Public holidays are few and far between in The Netherlands but when they do come around, they use them to their max!
Paasdag 1&2 – “Religious”
Konings Dag – insane market day
Hemelvaartsdag – “Religious”
PinksterDag 1&2 – “Religious”
KerstDag 1&2 – “Religious”
Jaarwisseling – fireworks beyond description
Sinterklaas – parade
Northern and southern hemisphere timing are literally poles apart!
Firstly, the confusion is only now beginning to clear after almost three years in our new country, beginning with “voor jaar” and “na jaar”, literally translated as “before year” and “after year”.
To my southern hemisphere thinking, this would mean the time before and after New Year’s Day, 1st January however, this is not the case here in the north!
My confusion started when I joined the local tennis club, about 800m away from our apartment, in the middle of the Groenendaal wandlebos: Merlenhove has to be one of the most beautiful tennis clubs anywhere in the world as it is surrounded by beautiful old trees and boasts 13 gravel courts – tennis heaven! I was welcomed by the friendliest of ladies who run the kitchen & bar. She soon had me signed up, photographed for my member card and ready to play in the last of the na jaars competitie. From there I was asked what my ranking was to which I had no clue since club tennis competitions in rural South Africa are no longer in existence. I took a flier and gave myself a high ranking figure meaning a weaker tennis strength. In hindsight, that was foolish as it’s very difficult to get out of a high rank with weaker players and into a lower rank with stronger, more challenging players….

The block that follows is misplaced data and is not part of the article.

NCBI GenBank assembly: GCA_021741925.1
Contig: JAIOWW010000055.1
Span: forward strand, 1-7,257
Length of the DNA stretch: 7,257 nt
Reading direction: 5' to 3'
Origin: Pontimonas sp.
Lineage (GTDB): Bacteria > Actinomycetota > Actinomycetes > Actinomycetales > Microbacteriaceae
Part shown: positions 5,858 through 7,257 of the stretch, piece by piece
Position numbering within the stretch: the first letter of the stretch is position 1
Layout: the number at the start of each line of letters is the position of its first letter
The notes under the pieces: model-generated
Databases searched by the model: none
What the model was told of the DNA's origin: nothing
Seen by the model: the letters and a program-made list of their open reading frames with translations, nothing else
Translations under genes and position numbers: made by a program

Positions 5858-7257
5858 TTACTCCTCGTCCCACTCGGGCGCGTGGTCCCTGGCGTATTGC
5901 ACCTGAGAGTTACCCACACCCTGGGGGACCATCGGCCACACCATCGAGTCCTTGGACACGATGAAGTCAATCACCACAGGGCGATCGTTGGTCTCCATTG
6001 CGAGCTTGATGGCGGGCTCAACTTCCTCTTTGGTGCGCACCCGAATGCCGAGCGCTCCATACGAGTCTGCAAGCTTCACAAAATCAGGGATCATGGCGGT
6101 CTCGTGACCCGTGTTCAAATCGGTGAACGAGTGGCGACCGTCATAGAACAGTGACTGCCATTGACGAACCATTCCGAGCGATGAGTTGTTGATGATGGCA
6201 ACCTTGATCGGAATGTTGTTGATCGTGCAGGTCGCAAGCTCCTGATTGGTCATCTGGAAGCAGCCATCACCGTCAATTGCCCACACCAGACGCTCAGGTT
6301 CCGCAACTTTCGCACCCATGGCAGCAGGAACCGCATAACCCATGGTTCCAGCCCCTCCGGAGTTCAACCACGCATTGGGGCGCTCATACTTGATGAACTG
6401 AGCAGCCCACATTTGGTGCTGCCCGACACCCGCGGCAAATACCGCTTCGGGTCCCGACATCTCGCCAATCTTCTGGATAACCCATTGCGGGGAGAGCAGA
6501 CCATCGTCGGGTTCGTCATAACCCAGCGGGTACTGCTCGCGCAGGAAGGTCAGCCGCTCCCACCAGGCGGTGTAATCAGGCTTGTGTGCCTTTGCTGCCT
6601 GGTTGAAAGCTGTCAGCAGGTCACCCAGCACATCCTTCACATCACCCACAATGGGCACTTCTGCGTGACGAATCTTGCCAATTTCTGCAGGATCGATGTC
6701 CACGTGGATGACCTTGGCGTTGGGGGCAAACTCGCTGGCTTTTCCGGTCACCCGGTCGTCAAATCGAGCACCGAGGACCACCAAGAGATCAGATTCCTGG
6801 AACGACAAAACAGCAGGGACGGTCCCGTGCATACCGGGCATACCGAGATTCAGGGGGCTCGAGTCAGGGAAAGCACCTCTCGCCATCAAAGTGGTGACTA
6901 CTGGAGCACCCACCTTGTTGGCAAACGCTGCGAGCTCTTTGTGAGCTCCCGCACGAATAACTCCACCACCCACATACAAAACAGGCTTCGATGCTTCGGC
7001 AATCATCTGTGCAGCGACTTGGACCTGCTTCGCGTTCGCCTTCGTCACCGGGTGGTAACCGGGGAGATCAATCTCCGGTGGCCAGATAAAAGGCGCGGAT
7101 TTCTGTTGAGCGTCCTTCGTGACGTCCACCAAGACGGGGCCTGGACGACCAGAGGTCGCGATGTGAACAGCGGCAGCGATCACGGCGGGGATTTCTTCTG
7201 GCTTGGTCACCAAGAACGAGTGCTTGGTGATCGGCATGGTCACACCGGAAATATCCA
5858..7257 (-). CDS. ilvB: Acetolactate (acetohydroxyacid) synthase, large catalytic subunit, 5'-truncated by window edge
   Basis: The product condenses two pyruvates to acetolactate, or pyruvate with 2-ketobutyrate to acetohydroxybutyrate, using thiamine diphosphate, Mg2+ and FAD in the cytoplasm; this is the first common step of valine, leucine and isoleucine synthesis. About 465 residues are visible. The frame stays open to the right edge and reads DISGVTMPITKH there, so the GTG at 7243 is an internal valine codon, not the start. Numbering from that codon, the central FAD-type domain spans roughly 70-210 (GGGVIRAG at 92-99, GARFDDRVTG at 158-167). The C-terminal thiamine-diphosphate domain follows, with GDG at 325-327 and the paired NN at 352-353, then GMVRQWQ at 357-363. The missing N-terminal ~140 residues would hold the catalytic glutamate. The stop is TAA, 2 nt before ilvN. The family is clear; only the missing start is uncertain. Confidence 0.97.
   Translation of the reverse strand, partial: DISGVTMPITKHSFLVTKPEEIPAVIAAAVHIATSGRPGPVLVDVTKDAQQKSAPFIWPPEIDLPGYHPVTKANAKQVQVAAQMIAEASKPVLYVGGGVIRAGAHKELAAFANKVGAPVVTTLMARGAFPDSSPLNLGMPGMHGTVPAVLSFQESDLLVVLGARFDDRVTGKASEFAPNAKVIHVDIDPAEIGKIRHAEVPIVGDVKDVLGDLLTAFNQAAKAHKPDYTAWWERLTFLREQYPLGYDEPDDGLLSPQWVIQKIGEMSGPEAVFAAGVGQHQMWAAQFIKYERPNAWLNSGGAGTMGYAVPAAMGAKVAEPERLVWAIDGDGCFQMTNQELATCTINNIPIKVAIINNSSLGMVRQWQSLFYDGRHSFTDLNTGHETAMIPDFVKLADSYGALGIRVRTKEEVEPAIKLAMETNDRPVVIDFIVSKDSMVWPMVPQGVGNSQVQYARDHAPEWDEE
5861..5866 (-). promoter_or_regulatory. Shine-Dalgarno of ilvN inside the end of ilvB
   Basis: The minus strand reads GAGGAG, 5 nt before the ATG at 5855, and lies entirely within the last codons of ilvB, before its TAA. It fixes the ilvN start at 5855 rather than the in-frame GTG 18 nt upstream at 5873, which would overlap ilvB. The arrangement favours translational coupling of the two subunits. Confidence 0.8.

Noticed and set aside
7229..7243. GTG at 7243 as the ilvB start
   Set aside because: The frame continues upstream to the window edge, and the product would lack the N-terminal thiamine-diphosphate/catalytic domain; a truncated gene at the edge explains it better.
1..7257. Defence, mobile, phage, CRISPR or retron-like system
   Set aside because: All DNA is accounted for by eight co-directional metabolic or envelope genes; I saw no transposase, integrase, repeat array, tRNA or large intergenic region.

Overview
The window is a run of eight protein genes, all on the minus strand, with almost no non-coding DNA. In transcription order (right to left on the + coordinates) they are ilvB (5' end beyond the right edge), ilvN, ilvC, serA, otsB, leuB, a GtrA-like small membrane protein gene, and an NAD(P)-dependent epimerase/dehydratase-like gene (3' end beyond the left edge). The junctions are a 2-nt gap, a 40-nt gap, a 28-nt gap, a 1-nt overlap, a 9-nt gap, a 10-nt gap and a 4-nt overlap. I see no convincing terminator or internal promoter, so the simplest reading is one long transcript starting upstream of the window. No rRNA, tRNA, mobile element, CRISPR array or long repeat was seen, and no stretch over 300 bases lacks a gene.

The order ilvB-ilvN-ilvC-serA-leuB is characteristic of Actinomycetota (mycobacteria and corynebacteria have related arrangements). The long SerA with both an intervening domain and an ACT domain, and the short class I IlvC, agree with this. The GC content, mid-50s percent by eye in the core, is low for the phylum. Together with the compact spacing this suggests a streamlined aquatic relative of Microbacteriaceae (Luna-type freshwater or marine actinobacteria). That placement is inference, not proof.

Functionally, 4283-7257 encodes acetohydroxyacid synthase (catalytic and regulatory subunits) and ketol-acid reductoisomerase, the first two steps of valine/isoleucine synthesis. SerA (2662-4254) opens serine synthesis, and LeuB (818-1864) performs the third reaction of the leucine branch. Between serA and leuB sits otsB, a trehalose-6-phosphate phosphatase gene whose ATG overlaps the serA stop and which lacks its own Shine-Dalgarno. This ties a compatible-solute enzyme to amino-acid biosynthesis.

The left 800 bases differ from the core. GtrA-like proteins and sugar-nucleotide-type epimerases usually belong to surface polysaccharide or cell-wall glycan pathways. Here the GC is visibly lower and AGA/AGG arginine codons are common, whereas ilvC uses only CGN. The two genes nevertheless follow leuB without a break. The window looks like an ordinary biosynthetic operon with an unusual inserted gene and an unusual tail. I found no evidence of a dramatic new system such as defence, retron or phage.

Following my ranking, I was asked to join a team in order to play in the competitions, another minefield to negotiate and figure out! I was very kindly included in two different groups of ladies of different rankings. Since I was not exactly sure what or when I was signing up for, I opted to commit myself only to being an “invaller” for both teams, giving me the leeway for flexibility.
It was also to cover up my confusion as to WHEN these competitions took place as they continuously referred to “voor jaar” en “na jaar” competitie but none of the dates fell either side of the start of a new year???
Obviously, New Year in the north is virtually slap-bang in the middle of winter when outdoor tennis is not played, so the confusion continued until I was corrected by one of my colleagues, at the museum where I volunteer as an English tour guide, who informed me that the year is divided by the seasons and not by the calendar – light bulb moment!
Not only are the tennis competitions divided by the much anticipated, very long, sunny summer days: before summer and after summer, but so too every logical calendar event, including the academic year! One advances to a new school grade or university year not at the beginning of the new calendar year, 1st January, but AFTER THE SUMMER, usually around the beginning or middle of August, thus begins a “new year” for students.
This “cock-eyed” way of working the beginning and the end of seasons and years also taints, to some extent, the global public holidays of Christmas and New Year – more on the public holidays and festivities in the next post…!